That is how too many in our region felt following our recent snow and ice storm. The ice in particular wreaked havoc across the region. At one point, over 300,000 people were without power. No lights. No heat. No internet. No appliances. No cell phone charging. In fact, cell phone service was down for many. We were lucky the temperatures went up (and melted the ice relatively quickly) instead of other parts of the country where they remained bone-chilling for days. As of this writing, there are unfortunately still people without power (locally and across the country), and I worry about them.
If you or someone you know needs assistance, please reply to this email or call 503-245-6219. We want to help.
When disasters like this happen, the outpouring of support and acts of kindness from others is inspiring. I know of families in the Jewish community who are providing hot meals, internet access, a place to charge their cell phones, and even opening their homes to others without power.
Last weekend actually created a long list of questions for me when these things happen:
- How do we help people? How do we know who may need assistance? Is there a Jewish community hotline number we need to create? What if their/our phones do not work?
- How do people eat and stay warm if there is no electricity for days, especially seniors or those with no other family nearby? Eventually food will spoil. I even thought about the fact my family only has an electric can opener.
- If people have no power, no home internet, and perhaps no cell service, then what good is an email to offer assistance?
- If roads are bad, how do we even reach people to help them?
- We want to use our community spaces (MJCC, synagogues, etc.) as warming centers. Could people even get to them? What if they have no power?
- And for now, how do we deal with all of this while adhering to COVID safety guidelines?
How can we be better prepared as a Jewish community to respond and help people?
The Jewish Federation system is currently assisting people across Texas through an emergency fund mailbox. Please make a contribution here
. 100% of all fund raised will go to people in need. The stories there are just heartbreaking.
I am humbled that I never lost power, have a roof over my head, fresh food in my refrigerator, and warm heat in my home -- I should count my blessings. Because millions of Americans each night have none of those things.
We can all watch the weather reports and prepare ourselves in the event of such a storm. But who knew power would be out for 5+ days? In addition, we have talked about the “big one” predicted to strike the Pacific Northwest for many years. It will eventually happen.
Is your family prepared? Are we as a Jewish community prepared? This weekend was another “wake up call” to get prepared at your own home with extra water and food – and for our Jewish organizations to think how we can best serve others. We never need to be powerless in serving our community.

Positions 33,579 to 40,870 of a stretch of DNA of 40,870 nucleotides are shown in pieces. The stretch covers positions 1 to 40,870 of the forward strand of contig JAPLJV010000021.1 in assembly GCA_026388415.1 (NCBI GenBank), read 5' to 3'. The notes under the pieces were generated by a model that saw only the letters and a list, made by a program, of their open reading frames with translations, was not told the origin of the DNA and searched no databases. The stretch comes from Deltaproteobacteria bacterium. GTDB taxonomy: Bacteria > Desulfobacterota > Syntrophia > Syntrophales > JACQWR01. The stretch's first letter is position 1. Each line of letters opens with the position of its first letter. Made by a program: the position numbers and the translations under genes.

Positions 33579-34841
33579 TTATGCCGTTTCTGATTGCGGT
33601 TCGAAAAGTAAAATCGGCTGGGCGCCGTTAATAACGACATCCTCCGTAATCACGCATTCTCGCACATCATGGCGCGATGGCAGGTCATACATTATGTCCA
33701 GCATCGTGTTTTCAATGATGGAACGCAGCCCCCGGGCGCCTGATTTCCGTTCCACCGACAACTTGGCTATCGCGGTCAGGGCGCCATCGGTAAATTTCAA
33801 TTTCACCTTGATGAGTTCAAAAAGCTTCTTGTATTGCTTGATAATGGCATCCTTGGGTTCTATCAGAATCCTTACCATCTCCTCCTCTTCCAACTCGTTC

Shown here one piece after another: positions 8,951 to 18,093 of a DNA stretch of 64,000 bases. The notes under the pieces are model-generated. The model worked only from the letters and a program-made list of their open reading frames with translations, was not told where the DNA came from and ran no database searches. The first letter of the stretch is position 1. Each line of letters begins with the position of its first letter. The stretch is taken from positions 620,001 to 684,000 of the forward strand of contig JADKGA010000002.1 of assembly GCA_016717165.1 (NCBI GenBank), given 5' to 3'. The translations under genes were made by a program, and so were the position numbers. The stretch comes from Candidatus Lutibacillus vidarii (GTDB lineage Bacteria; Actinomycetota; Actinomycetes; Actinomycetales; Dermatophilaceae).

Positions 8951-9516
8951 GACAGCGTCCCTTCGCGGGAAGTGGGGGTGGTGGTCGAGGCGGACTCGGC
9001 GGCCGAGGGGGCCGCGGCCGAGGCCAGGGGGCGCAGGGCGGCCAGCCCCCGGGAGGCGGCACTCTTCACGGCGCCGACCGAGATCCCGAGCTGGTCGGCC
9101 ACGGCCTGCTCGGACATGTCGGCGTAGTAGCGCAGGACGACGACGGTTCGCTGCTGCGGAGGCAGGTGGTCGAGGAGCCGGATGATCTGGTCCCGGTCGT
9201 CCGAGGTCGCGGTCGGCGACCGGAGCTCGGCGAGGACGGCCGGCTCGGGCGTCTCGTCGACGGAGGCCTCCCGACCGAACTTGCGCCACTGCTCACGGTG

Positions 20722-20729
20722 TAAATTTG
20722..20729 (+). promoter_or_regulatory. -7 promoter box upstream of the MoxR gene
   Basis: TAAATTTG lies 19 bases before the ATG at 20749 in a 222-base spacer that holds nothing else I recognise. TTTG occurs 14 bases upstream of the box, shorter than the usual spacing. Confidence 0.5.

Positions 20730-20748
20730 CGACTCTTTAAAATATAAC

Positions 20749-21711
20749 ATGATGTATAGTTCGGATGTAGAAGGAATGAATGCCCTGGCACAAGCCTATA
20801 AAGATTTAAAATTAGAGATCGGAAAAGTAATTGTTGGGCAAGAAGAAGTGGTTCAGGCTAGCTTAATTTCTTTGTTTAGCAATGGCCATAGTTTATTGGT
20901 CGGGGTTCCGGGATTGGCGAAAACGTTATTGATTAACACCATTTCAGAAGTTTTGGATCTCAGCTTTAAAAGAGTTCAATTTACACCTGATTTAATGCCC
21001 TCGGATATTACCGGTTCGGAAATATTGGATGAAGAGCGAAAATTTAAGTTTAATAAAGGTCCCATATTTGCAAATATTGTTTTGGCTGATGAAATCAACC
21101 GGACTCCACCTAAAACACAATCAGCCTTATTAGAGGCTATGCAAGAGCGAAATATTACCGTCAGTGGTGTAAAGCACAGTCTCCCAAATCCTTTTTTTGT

Next Thursday night we begin the joyous holiday of Purim. Unfortunately, once again, we will be unable to gather in-person and hear the reading of Megillat Esther
(Book of Esther) and shout down the name of Haman. Click here to find Purim happenings in our community.
In the Purim story, Esther is a young Jewish woman, who through her youth and beauty becomes queen of the Persian Empire, and then by her wits and courage saves the Jewish people from destruction.
After Esther becomes queen, her cousin Mordecai becomes involved in a power struggle with the grand vizier Haman. Mordecai refuses to bow before Haman, and this angers him so much that he resolves not only to put Mordecai to death, but also to slaughter the Jewish people. He secures the king’s permission to do this and a date is set. When Mordecai learns of Haman’s plot, he rushes to the palace to inform Esther.
At this point in the story, Esther’s true leadership comes to the fore. When she first learns of Haman’s plot and the threat to the Jews, her reaction is one of helplessness. She cannot approach the king without being summoned. However, following Mordecai’s prodding, she resolves to do what she can to save her people. Esther is the heroine who uses her power to act.
Women were, in the world of Persia, as in many other ancient cultures, essentially powerless, marginalized members of society. Even if they belonged to the dominant culture, they could not simply reach out and grasp power. The same held true for the Jewish people.
Esther changed that! Power was obtained by astutely using her political intelligence and charm, and by taking the risk to approach the king, Esther saves the Jewish people and brings down Haman. She, along with the Jewish people, are no longer powerless.
The message of the Book of Esther provides encouragement to the Jewish people that they, although powerless in the Persian Empire, can, by their resourcefulness and talents, not only survive but prosper, as does Esther. And the same holds true for what our Jewish community can do to help people during an act of nature like our recent winter storm.
Finally, the Jewish Federation, with other partner organizations, is continuing its series exploring the “history of discrimination” in the State of Oregon. Please join us on Tuesday, February 23 at 6:30 p.m. as we hear from Chisao Hata from the Japanese-American Museum and Jackie Peterson-Loomis from the Portland Chinatown Museum as they explore the Hidden History of Anti-Asian Discrimination in Oregon
. The program will be moderated by Judy Margles, Executive Director of the Oregon Jewish Museum & Center for Holocaust Education. Click here to register
for the free event.